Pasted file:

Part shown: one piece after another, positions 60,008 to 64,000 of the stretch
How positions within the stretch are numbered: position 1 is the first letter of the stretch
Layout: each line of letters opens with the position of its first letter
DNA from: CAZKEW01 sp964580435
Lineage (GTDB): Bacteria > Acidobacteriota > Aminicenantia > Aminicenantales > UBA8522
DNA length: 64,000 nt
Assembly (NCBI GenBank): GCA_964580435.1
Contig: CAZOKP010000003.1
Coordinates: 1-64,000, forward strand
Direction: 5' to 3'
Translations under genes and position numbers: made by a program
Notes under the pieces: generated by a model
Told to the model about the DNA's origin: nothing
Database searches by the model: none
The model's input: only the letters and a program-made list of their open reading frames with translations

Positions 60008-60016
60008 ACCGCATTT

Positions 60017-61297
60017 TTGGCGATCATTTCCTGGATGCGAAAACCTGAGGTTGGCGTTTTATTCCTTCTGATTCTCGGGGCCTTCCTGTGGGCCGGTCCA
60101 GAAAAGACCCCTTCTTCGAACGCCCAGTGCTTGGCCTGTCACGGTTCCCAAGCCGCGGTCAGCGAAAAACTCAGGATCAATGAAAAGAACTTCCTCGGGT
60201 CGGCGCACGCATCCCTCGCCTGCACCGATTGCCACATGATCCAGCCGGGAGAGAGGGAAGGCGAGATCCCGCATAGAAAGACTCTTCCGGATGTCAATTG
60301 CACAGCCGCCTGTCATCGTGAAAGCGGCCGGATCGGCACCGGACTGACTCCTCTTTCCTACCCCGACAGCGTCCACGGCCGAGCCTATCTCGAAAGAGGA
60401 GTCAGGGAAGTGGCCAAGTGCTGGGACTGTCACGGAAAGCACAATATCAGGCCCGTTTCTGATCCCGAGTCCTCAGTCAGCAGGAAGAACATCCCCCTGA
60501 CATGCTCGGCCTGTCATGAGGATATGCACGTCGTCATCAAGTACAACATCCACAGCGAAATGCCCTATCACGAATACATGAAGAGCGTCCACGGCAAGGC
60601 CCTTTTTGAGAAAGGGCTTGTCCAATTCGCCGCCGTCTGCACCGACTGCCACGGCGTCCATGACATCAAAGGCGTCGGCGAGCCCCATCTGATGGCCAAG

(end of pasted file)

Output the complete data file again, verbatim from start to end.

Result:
Part shown: one piece after another, positions 60,008 to 64,000 of the stretch
How positions within the stretch are numbered: position 1 is the first letter of the stretch
Layout: each line of letters opens with the position of its first letter
DNA from: CAZKEW01 sp964580435
Lineage (GTDB): Bacteria > Acidobacteriota > Aminicenantia > Aminicenantales > UBA8522
DNA length: 64,000 nt
Assembly (NCBI GenBank): GCA_964580435.1
Contig: CAZOKP010000003.1
Coordinates: 1-64,000, forward strand
Direction: 5' to 3'
Translations under genes and position numbers: made by a program
Notes under the pieces: generated by a model
Told to the model about the DNA's origin: nothing
Database searches by the model: none
The model's input: only the letters and a program-made list of their open reading frames with translations

Positions 60008-60016
60008 ACCGCATTT

Positions 60017-61297
60017 TTGGCGATCATTTCCTGGATGCGAAAACCTGAGGTTGGCGTTTTATTCCTTCTGATTCTCGGGGCCTTCCTGTGGGCCGGTCCA
60101 GAAAAGACCCCTTCTTCGAACGCCCAGTGCTTGGCCTGTCACGGTTCCCAAGCCGCGGTCAGCGAAAAACTCAGGATCAATGAAAAGAACTTCCTCGGGT
60201 CGGCGCACGCATCCCTCGCCTGCACCGATTGCCACATGATCCAGCCGGGAGAGAGGGAAGGCGAGATCCCGCATAGAAAGACTCTTCCGGATGTCAATTG
60301 CACAGCCGCCTGTCATCGTGAAAGCGGCCGGATCGGCACCGGACTGACTCCTCTTTCCTACCCCGACAGCGTCCACGGCCGAGCCTATCTCGAAAGAGGA
60401 GTCAGGGAAGTGGCCAAGTGCTGGGACTGTCACGGAAAGCACAATATCAGGCCCGTTTCTGATCCCGAGTCCTCAGTCAGCAGGAAGAACATCCCCCTGA
60501 CATGCTCGGCCTGTCATGAGGATATGCACGTCGTCATCAAGTACAACATCCACAGCGAAATGCCCTATCACGAATACATGAAGAGCGTCCACGGCAAGGC
60601 CCTTTTTGAGAAAGGGCTTGTCCAATTCGCCGCCGTCTGCACCGACTGCCACGGCGTCCATGACATCAAAGGCGTCGGCGAGCCCCATCTGATGGCCAAG